The intravenous antiarrhythmic drug adenosine is the drug of choice for acute therapy . It leads to a short-term AV block III. Degree and thus interrupts the circling excitation. The so-called Valsalva maneuver can also be carried out on an experimental basis, in which pressure is exerted on the chest during an attack, for example by holding one's breath, in order to influence the heartbeat. In the event of hemodynamic instability, electrical cardioversion is performed .
For long-term treatment or for healing, the accessory pathway in the heart is sought out by means of a cardiac catheter examination and is then obliterated with electrical high-frequency application. As an alternative to this process, there is freezing of the tissue in question using cryotechnology . For (long-term) drug therapy, beta blockers or calcium antagonists are available to reduce the conduction speed in the AV node. If they are ineffective and if structural heart diseases are excluded, class I antiarrhythmics such as flecainide or propafenone can also be used. They reduce the speed on the train.
AV-nodal reentry tachycardia
AVNRT is a benign cardiac arrhythmia that is characterized by a rapid and regular heartbeat that begins and ends suddenly. It is caused by a duplication of the AV node .
Tachyarrhythmia in atrial fibrillation
This tachycardia is relatively common. An atrial fibrillation , the chamber is excited to a too rapid heartbeat. Often there is already atrial fibrillation with irregular conduction, which is accelerated to a tachyarrhythmia by additional influences such as fever, stress, dehydration or the like.
Ventricular tachycardia (VT) is a life-threatening tachycardia that originates in the ventricles .
Paroxysmal tachycardia is a paroxysmal increase in cardiac activity to around 150 to 220 beats per minute. A distinction is made here between the atria (supraventricular) and the ventricular (ventricular) tachycardia. Common causes of supraventricular paroxysmal tachycardias include a. the Wolff-Parkinson-White syndrome or changes in the AV node. Means for interrupting supraventricular paroxysmal tachycardias may include drinking cold water, stimulating the carotid sinus, or medication. If the medication is ineffective, the tachycardia must be ended by electrocardioversion (current surge synchronized with the R-wave in the ECG).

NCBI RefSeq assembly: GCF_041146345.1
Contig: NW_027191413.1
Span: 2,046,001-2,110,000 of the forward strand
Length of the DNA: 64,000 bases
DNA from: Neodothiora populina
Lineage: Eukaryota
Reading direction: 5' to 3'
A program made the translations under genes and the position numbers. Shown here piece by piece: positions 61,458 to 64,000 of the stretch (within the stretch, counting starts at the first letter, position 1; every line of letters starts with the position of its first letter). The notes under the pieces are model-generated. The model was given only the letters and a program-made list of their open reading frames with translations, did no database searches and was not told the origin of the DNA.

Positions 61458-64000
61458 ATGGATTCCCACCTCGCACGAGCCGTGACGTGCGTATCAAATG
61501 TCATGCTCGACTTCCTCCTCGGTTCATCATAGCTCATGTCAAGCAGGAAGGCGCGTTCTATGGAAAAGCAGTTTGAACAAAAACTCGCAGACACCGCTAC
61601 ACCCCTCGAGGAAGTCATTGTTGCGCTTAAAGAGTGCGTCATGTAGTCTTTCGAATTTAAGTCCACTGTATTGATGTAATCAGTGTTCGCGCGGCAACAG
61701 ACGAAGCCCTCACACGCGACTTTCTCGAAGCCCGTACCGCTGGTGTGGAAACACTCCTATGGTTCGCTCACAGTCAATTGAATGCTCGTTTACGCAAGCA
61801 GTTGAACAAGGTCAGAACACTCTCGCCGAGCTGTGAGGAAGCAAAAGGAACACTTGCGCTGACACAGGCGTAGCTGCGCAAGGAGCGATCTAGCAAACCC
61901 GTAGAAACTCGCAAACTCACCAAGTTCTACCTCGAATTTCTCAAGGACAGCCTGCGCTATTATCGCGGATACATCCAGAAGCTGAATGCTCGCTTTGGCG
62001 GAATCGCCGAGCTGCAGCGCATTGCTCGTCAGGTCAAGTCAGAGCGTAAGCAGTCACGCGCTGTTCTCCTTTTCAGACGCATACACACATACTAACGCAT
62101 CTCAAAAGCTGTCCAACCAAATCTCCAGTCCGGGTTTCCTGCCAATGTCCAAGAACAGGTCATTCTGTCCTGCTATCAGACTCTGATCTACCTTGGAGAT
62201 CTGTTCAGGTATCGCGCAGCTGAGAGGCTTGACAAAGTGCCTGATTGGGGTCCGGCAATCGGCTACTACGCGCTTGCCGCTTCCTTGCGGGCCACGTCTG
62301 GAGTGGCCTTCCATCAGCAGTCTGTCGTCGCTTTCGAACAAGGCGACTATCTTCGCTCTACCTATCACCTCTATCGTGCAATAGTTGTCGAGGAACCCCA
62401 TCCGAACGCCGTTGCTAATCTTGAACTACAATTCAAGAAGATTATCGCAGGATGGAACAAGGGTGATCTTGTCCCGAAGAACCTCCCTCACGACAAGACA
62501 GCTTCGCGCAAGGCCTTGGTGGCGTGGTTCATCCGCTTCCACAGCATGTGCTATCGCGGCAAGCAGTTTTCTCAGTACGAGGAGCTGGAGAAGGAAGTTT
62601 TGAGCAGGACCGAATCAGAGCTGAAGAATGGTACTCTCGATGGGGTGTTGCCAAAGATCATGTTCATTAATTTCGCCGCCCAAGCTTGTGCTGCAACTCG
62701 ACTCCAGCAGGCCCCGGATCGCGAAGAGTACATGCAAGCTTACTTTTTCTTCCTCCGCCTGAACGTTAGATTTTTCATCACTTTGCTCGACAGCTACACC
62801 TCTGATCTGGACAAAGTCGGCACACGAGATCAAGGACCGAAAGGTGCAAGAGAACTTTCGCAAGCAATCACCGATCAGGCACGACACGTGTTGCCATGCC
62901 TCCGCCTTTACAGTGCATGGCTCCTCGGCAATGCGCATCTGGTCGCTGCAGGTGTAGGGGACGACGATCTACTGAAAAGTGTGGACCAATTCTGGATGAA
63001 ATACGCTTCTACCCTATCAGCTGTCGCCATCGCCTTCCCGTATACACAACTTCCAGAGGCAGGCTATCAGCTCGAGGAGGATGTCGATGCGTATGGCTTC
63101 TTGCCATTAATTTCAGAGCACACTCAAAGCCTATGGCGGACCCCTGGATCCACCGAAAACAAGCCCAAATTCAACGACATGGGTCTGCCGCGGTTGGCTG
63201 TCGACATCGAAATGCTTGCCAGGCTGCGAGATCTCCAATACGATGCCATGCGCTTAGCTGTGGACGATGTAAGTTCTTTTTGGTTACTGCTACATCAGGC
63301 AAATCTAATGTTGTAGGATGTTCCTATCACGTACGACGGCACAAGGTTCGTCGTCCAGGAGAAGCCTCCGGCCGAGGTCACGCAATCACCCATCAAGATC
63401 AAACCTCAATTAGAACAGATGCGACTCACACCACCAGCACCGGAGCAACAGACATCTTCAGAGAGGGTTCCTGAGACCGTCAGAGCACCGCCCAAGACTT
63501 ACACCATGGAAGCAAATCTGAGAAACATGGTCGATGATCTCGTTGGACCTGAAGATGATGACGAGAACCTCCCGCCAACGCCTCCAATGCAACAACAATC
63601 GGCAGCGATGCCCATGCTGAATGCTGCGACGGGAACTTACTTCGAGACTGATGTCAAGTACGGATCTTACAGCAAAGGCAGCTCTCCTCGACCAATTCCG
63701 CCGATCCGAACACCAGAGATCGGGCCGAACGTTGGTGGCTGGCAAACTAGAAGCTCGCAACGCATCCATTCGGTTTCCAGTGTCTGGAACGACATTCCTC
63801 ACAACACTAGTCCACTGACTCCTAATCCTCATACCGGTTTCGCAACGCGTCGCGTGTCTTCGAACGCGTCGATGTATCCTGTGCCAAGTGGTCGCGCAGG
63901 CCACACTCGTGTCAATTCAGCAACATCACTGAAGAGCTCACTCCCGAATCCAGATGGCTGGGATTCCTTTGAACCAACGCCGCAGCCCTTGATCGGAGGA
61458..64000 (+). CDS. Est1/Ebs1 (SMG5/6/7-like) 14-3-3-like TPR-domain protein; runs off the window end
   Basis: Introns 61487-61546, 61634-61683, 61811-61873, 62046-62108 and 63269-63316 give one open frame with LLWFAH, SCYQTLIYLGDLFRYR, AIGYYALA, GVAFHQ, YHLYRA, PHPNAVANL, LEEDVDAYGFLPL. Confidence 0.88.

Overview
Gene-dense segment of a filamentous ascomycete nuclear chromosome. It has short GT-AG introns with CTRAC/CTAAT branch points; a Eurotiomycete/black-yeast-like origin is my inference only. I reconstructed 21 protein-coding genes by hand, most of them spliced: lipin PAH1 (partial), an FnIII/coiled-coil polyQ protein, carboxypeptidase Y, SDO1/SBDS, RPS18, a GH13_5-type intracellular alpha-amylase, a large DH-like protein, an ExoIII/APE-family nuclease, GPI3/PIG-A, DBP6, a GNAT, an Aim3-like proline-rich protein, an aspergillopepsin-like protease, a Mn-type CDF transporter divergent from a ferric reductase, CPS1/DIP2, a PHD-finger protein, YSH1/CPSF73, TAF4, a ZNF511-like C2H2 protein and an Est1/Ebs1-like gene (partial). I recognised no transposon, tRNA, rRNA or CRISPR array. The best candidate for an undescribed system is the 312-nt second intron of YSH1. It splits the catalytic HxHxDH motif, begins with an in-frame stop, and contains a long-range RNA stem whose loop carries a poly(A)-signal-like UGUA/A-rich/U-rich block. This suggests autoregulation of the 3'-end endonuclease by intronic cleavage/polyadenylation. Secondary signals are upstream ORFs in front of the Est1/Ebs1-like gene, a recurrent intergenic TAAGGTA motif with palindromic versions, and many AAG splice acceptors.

Much more dangerous are ventricular paroxysmal tachycardias, which can be recognized in the ECG image by abnormally formed QRS complexes. With these, there is a fundamental risk of life-threatening ventricular fibrillation or cardiogenic shock. Here too, electrocardioversion or an ICD (implantable cardioverter defibrillator) are suitable for ending the tachycardia.
Therapy of tachycardias
The therapy listed here is based on the recommendations of the ERC from 2005.
In addition to the standard procedure (oxygen, access, ECG monitoring, blood pressure, pulse oximetry, identification of reversible causes), the patient's stability is first assessed. Are instability criteria
- Reduced awareness
- Chest pain
- Systolic blood pressure below 90 mmHg
- Signs of heart failure
In a stable patient, there is a separation into narrow and wide complex tachycardias (see above); the limit is 120 ms (0.12 s) width of the QRS complex.
Broad QRS complex
- Regular : The cause is mostly ventricular, therapy with amiodarone.
- Irregular : Most likely cause of atrial fibrillation (AF) with block. Therapy here like narrow complex tachycardia. If polymorphic ECG, possibly torsades de pointes (then magnesium administration ). Another possible cause is Wolff-Parkinson-White syndrome with pre-excitation, then possibly ajmaline .
Narrow QRS complex
- Regular : vagal maneuvers (e.g. Valsalva attempt ). Clinically, it makes sense to let the patient "blow up" a syringe or to put an ice pack on the face / neck. This already breaks many tachycardias. If unsuccessful under ECG control, adenosine as a bolus , if unsuccessful also repeated.
- Irregular : Probable cause of atrial fibrillation, an attempt to control the frequency should be attempted with the help of iv beta blockers, iv digoxin or iv diltiazem . If the onset of the tachycardia was less than 48 hours ago, amiodarone as well . Anticoagulation should be considered here.
- Th. Ziegenfuß: Emergency Medicine , Springer (4th edition), Heidelberg 2007.
- JR Hampton (Ed.): EKG for care professions , Urban & Fischer, Munich 2005.
- Herbert Reindell , Helmut Klepzig: Diseases of the heart and the vessels. In: Ludwig Heilmeyer (ed.): Textbook of internal medicine. Springer-Verlag, Berlin / Göttingen / Heidelberg 1955; 2nd edition, ibid. 1961, pp. 450-598, here: pp. 566 f. ( Paroxysmal atrial and ventricular tachycardia ).
- Krakau, Lapp (ed.): The heart catheter book . 2nd Edition. Thieme, Stuttgart, New York 2005, ISBN 3-13-112412-1 , pp. 572-577 .
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- Nicole Menche: Internal Medicine , Urban & Fischer (8th edition), Munich and Jena 2009